Clean label goes mainstream

by Keith Nunes
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KANSAS CITY — While it may not have been the focal point of the Consumer Analyst Group of New York (CAGNY) conference in Boca Raton, Fla., this past week, the clean label trend played an undeniable role. As the chief executive officers of some of the food and beverage industry’s leading companies took the stage to promote their companies to the investment community most, if not all, paid homage to consumer demand for products with simple ingredients.

Within the context of the presentations the trend may have been no more than a few paragraphs or even a few sentences, but behind the scenes it is clear product development teams are working hard to reformulate and develop products to engage consumers who perceive a short, easy to understand ingredient label with health, wellness and quality.

Kendall J. Powell, chairman and chief executive officer of General Mills, Minneapolis, highlighted the opportunities he sees in the clean label trend when he told the CAGNY audience, “Around the world we see and understand that food preferences are changing,” he said. “People want natural foods with simpler ingredients. They are avoiding things like gluten, simple carbohydrates, artificial ingredients. They want more protein, more fiber, more whole grain. More natural and organic products. And consumers everywhere are snacking more than ever. All of these changes create tremendous opportunity for General Mills.”

It was no different for General Mills’ competitor the Kellogg Co., Battle Creek, Mich. Paul Norman, chief growth officer for the company, adopted a similar message when he said consumer purchasing habits are changing.

“Consumer’s relationships with food, their views of health, what food should be like are moving and we need to move with those trends,” he said. “The days of purely about absence of negatives have gone and the days of bring me more positives, bring me more simplicity, simple ingredient lists, bring me more protein, bring me more nutrients are clearly more than ever.”

During the presentation, Kellogg announced its plan to launch a line of cereals, mueslis, granolas called Origins later this year that have no preservatives, no artificial colors or flavors and packed with whole grains and fiber. The company described the product line as “real food prepared simply.”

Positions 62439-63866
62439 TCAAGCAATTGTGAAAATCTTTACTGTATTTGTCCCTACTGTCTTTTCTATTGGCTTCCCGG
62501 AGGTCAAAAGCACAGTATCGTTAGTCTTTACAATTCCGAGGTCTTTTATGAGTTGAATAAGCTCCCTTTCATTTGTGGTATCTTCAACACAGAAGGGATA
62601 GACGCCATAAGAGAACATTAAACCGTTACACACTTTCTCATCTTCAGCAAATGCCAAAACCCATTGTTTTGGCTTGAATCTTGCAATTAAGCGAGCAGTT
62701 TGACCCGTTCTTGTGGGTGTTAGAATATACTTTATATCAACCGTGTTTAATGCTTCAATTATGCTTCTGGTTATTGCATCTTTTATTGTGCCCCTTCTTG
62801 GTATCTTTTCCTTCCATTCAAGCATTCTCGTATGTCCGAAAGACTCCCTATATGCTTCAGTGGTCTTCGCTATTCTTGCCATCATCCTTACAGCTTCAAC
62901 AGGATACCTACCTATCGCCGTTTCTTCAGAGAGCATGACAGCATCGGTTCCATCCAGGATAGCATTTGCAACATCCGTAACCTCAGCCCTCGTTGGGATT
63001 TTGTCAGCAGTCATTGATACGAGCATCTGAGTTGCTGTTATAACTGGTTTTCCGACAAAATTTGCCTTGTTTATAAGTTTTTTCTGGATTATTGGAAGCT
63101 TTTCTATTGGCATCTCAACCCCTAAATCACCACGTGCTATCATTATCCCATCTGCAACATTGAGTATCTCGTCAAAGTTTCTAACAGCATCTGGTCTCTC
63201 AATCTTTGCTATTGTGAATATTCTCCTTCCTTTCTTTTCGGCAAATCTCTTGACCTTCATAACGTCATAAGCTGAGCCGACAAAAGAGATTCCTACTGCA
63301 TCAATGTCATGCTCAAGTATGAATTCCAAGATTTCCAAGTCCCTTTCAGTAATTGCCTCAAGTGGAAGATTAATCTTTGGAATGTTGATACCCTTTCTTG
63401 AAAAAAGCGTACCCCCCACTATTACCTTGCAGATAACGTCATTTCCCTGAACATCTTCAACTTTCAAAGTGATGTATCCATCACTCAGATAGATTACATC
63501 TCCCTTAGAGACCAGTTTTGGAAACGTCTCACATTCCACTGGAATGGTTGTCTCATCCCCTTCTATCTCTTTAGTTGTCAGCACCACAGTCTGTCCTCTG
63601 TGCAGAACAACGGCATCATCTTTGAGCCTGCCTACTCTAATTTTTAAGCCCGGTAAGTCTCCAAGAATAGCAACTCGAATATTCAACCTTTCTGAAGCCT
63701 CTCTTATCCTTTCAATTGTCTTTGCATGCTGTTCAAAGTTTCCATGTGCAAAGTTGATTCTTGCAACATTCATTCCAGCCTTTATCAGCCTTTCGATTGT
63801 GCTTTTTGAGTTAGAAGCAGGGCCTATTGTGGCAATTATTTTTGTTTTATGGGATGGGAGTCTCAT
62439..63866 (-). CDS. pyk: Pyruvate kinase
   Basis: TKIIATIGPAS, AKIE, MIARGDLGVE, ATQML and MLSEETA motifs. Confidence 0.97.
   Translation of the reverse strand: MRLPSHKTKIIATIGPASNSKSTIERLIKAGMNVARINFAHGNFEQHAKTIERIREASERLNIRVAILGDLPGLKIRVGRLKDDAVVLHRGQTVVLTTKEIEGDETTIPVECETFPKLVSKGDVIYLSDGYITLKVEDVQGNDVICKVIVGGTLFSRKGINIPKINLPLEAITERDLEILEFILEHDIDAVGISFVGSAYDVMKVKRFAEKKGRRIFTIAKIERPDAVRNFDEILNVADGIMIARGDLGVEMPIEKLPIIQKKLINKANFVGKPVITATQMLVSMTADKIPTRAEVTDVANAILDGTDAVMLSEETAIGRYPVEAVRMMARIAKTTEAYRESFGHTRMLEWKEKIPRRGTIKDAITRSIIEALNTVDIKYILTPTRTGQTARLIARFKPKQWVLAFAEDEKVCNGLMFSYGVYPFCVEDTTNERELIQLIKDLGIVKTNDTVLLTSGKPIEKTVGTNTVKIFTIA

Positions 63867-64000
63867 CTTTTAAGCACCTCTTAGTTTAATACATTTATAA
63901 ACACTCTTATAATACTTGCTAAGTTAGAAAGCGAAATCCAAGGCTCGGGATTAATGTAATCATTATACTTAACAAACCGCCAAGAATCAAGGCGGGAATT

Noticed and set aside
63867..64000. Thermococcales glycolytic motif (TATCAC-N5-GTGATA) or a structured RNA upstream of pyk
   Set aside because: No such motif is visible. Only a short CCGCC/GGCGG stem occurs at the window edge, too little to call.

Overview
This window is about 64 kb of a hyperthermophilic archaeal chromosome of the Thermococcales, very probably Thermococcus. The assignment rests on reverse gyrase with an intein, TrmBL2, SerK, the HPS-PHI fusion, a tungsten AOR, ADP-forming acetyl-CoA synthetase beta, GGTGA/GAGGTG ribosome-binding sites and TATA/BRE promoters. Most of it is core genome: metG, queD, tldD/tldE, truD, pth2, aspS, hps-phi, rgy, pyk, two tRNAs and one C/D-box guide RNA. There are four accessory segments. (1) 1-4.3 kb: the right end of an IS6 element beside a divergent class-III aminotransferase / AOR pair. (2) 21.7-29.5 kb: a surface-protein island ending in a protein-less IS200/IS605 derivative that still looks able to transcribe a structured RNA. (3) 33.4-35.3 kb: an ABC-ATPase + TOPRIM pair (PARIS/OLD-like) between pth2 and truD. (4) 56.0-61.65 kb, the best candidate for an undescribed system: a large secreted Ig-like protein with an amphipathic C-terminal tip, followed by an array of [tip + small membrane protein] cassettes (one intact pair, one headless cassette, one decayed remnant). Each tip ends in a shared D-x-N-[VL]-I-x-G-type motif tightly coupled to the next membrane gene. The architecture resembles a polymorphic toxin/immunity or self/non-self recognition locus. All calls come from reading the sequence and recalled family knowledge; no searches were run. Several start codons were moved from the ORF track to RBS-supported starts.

For her part, Denise Morrison, president and c.e.o. of the Campbell Soup Co., Camden, N.J., focused on transparency rather than simplicity. She alluded to the fact that one reason some consumers have expressed distrust of large food companies is due, in part, to a lack of transparency.

“We are seeing an explosion of interest in fresh foods, dramatically increased focus by consumers on the effects of food on their health and well-being and mounting demands for transparency from food companies about where and how their products are made, what ingredients are in them and how these ingredients are produced,” she said.

Ms. Morrison did not explicitly spell out how Campbell may capitalize on the demand for more transparency, but she did emphasize it will play a part in the company’s strategic priorities.

The Hershey Co., Hershey, Pa., for its part, announced it will be transitioning much of its product portfolio to product formulations featuring ingredients perceived as simple in the coming years.

“The dialogue around consumers’ changing relationship with food is prevalent,” John P. Bilbrey, president and c.e.o., said during the company’s CAGNY presentation. “Consumers are telling all manufacturers that they want to recognize all of the ingredients in their food and that what they are consuming is made with the fewest ingredients possible.”

Hershey said it will begin making products with such recognizable ingredients as milk from local farms, California almonds, cocoa beans and sugar. The company also said it will share information on ingredients, sourcing, manufacturing and labeling with consumers on packaging and on-line.

“We will strive for simplicity with all of our ingredients, but we may not achieve it with every product,” Mr. Bilbrey said. “This is a journey and it will take time. We are equally committed to sharing what we achieve and what we don’t. For ingredients that may not be as simple, we will explain what they are and why we need them to provide the great flavors, aromas, textures and appearances that our consumers know and love.”

Mr. Bilbrey’s emphasis that the company’s transition to clean label products will be a “journey” is appropriate. The trend’s genesis is rooted in a perception, most often inaccurate, that some ingredients used in food and beverage product formulation may have negative health consequences. There is no rhyme or reason to how these perceptions develop or which will take hold.

While it may be comforting to think a transition to simple ingredients will alleviate some market pressures, companies will always be forced to reformulate in an effort to keep pace with the latest ingredients of concern. A key takeaway from this year’s CAGNY is that the leaders of the industry’s largest companies agree the effort is worth the investment.

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